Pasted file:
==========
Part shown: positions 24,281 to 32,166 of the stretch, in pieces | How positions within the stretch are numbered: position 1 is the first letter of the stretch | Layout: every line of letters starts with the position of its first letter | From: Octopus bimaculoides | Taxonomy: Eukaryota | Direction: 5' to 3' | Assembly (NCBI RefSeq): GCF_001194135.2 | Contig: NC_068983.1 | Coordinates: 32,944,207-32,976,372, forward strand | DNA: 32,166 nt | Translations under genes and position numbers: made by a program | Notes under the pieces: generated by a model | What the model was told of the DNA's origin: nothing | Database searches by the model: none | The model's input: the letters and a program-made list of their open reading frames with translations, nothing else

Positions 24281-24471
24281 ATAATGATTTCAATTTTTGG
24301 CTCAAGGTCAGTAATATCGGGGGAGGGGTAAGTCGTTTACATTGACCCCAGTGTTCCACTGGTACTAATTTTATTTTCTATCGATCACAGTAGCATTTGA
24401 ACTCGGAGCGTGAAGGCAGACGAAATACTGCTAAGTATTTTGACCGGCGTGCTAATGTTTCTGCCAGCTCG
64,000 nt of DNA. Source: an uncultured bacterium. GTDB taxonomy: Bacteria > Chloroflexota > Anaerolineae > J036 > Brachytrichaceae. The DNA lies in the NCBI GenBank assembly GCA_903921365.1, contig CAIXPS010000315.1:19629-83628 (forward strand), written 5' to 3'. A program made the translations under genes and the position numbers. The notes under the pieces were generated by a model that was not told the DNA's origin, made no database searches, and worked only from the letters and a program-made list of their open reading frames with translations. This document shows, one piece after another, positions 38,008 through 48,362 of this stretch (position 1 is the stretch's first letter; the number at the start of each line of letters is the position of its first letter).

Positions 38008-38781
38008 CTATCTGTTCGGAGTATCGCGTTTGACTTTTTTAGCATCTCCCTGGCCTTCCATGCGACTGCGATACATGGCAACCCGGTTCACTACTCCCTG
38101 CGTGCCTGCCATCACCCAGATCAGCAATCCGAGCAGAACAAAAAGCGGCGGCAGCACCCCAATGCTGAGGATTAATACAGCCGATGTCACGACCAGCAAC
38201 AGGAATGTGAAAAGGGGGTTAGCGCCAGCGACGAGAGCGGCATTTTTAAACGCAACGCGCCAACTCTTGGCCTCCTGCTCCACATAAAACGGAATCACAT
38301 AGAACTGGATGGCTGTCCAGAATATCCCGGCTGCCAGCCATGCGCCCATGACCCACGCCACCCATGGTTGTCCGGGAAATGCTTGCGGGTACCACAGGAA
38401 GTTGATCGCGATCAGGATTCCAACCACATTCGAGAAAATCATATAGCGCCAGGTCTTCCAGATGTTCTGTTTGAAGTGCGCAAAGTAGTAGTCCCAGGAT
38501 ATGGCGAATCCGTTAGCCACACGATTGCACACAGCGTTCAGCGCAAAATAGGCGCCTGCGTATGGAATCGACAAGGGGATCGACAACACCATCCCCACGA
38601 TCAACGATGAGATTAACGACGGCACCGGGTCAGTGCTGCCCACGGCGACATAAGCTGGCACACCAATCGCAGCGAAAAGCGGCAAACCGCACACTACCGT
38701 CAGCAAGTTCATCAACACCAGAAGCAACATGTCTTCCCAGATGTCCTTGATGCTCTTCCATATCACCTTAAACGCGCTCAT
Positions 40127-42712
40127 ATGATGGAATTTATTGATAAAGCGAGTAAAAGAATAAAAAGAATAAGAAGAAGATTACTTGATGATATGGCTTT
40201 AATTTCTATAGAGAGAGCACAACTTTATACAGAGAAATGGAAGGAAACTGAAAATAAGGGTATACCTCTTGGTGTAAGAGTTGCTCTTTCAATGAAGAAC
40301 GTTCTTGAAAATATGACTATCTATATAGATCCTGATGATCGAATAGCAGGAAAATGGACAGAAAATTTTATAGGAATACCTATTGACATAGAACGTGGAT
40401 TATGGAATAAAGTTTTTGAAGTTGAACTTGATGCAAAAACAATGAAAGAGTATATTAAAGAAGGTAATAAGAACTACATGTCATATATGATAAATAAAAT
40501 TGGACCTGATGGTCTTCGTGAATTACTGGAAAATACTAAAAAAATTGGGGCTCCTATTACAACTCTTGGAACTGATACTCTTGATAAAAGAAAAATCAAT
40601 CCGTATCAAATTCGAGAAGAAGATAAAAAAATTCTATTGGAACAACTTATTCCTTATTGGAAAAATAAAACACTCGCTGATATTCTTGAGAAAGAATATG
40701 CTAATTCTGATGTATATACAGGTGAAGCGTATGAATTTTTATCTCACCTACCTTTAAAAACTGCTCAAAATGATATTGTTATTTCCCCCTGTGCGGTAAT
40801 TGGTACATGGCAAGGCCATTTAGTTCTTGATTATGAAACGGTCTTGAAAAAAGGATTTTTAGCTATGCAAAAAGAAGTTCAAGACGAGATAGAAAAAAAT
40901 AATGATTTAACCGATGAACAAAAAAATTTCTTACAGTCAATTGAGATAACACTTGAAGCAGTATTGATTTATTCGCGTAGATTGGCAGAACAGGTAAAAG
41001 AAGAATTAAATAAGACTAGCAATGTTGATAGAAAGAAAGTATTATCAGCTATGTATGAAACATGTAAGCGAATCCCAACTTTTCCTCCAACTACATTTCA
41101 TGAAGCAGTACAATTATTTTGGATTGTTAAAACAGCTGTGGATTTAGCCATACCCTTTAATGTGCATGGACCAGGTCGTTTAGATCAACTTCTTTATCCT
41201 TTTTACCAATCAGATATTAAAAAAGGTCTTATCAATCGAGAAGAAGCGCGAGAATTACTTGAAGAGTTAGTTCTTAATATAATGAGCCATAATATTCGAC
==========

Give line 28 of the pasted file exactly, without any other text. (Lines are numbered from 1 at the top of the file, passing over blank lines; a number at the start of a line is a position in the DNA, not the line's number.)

41201 TTTTACCAATCAGATATTAAAAAAGGTCTTATCAATCGAGAAGAAGCGCGAGAATTACTTGAAGAGTTAGTTCTTAATATAATGAGCCATAATATTCGAC